A Cretan holiday for £155!

The Debrief — Sun, sea, sand, mythology, cheap and excellent drinks, and 300 days of sunshine a year. There are worse places to holiday than the most southern Greek island of Crete. Here, ruins are so old myths were written about them, the sea is so warm and clear it could be Jamaica, and there’s more raki and goats cheese than you can shake a stick at.

As for keeping your budget in check, going to Greece is basically like going to visit our European bros. Good for the soul, and great for the wallet.

Malia in the north has hit the news plenty of times for being a bit ‘staggy’ – but there are plenty of other places to go in Crete to get chilled cocktails, kick-back on the beach, and peruse ancient sites, all on a shoestring budget.

Getting there

It’s easy to do Crete on a budget. If you can, try flying mid-week which means you’re likely to bag an even better value fare. Also, select a hand-luggage only fare which should help lower the overall cost.

British Airways fly into Heraklion and Chania. From Chania, the airport bus takes 30 minutes and costs €2.30 into the town centre. From Heraklion, it’s a lot closer (10 minutes) and costs just €1.

Where to stay

There are plenty of apartments and B&Bs to be found under £25. That said, if you want to stay in the centre of it all, nab a dorm at the Rethmyno Youth Hostel for as little as £8. Get free wifi, breakfast, and a great location (close to the beach too). If you’re keeping to a budget, it’s best to stay near the beach so you can cool down – Crete gets hot and places with pools can be pricy. But if you want some privacy and are going with friends, renting out a many-roomed villa could be cost-effective. We love Illios Villas, which come with a private pool and terrace, where a three night stay for six people can cost £430, which equals just £23 a night each. Azure Beach Villas are another great choice, where for just £32 a night (for six people) you get a beachfront villa just off the beach, private pool, and barbecue.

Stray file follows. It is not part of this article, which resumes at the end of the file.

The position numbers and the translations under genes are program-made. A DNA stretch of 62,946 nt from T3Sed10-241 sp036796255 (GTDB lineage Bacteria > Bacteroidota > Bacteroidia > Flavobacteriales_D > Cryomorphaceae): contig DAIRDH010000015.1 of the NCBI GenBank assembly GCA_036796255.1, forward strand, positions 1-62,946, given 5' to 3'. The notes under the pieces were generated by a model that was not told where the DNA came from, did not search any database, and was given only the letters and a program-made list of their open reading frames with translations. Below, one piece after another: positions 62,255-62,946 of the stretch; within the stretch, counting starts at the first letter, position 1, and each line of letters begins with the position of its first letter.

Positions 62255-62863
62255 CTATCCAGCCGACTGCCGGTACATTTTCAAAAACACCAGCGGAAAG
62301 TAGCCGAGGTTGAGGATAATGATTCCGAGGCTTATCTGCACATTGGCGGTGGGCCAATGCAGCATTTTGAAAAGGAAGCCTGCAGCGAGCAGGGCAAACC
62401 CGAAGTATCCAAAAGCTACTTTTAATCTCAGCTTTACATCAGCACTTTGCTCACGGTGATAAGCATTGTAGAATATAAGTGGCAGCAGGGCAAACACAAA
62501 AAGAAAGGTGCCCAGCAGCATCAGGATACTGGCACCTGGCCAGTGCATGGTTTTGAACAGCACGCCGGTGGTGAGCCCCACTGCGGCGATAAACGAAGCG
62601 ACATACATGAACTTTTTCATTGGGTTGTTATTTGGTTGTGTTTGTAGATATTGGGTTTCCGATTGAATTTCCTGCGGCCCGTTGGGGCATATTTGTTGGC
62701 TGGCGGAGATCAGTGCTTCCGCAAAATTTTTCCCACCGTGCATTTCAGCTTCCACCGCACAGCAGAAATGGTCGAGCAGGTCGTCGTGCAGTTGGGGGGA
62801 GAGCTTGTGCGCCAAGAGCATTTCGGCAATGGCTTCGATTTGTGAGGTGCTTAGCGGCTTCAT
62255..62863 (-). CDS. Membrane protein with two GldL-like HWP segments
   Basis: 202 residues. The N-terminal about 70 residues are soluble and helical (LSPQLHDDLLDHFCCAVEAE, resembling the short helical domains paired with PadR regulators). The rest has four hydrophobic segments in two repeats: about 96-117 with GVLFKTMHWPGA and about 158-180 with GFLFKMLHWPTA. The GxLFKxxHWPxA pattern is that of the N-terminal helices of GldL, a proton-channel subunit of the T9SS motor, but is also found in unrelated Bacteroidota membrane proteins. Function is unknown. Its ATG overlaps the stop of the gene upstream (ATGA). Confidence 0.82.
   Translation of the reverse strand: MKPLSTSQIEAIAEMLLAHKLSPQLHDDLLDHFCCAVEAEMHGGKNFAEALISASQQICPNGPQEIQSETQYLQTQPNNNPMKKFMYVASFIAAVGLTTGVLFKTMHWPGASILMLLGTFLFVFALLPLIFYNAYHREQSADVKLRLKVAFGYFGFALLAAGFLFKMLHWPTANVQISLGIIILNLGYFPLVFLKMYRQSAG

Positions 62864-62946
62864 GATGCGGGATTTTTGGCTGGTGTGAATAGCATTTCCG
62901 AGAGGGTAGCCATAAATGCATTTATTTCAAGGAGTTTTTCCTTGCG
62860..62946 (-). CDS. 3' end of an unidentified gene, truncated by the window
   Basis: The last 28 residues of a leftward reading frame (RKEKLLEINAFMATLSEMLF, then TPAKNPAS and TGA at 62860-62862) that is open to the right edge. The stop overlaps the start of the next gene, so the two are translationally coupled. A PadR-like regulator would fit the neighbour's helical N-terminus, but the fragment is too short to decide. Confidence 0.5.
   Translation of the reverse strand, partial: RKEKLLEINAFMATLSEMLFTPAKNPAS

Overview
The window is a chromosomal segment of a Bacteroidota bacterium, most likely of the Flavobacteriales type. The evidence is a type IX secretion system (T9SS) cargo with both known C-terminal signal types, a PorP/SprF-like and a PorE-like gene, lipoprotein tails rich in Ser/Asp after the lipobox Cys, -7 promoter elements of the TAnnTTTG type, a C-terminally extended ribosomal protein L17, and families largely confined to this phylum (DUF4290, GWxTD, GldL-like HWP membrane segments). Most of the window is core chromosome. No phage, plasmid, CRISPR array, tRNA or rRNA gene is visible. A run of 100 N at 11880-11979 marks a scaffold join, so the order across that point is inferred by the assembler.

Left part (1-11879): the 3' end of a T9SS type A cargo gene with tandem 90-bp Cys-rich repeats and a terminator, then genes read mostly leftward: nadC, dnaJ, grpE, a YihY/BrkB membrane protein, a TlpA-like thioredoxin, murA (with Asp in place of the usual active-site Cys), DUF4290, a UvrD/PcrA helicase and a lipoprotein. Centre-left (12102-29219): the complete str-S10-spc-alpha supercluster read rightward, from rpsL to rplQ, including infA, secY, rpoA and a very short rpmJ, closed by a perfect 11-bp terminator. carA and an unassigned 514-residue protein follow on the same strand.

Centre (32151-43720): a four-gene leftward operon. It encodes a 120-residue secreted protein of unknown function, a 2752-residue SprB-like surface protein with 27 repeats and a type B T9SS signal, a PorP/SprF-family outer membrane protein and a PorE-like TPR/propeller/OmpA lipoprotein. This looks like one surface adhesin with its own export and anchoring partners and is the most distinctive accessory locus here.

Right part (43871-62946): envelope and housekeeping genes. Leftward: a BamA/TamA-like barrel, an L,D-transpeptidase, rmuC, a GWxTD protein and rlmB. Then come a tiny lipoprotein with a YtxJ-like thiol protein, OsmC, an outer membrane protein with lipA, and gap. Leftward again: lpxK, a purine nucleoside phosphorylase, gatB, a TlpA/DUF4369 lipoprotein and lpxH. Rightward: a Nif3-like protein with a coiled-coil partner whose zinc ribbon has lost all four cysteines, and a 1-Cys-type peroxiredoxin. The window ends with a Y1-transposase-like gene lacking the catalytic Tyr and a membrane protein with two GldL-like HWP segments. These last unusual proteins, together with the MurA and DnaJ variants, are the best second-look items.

What to do

If you’re heading to Crete, you probably need a holiday with as much sun, sea, and sand that the world can throw at you. Elafonessi Beach is probably one of the most beautiful beaches in Europe, with pine forests, warm, wide shallow lagoons, and the water so turquoise it looks like its been photoshopped from a holiday brochure. Balos Lagoon is just as stunning and easy to reach from Chania. With white sand so blinding you need permanent Anna Wintour-style sunnies even to see, it’s just 17km away so you can take a public bus for just a couple of euros.

Doing nothing on a beach is pretty much what Crete was made for, but it’s home to some unmissable sites including the actual home of Theseus and the Minotaur. The one where Theseus, our hero, trails string from the entrance to the centre of the maze so he can slay the Minotaur and make his way safely out, rescuing a damsel in distress at the same time. What a guy. For just €6 you can visit one of the greatest sites of southern Europe – the ancient palace of Knossos. Even better, the largest Bronze Age site in Greece (and Europe’s oldest city) is free to visit on Sundays between November and March.

Where to eat and drink in Crete

Whether you’ve come to party or just chill out with a cold brew, Crete’s not short of great places to hang out.

Chania Town has some mellow beach bars with free entry – try Mylos Beach bar for a sandy spot directly by the Med. Wine is cheap, Paralio Bar in Rethmyno is perfect for cocktails and traditional plates of Creten food like lamb kebabs and olive salads for just €5. For some of the best freshly cooked fish you’ll ever try, Agistri, near Palekastro, is a must-visit. Father and daughter team catches the fish and then prepares it straight from the boat. Expect to pay around €15 for a fish platter for two, plus you might get a shot of raki and some fresh fruit thrown in at the end for free. Always a winner. For the cheapest of cheap eating, just head to local shops wherever you’re staying. Guaranteed you will find the fruitiest tomatoes, the sourest olives, and the crustiest bread you’ve ever eaten all for a euro or two.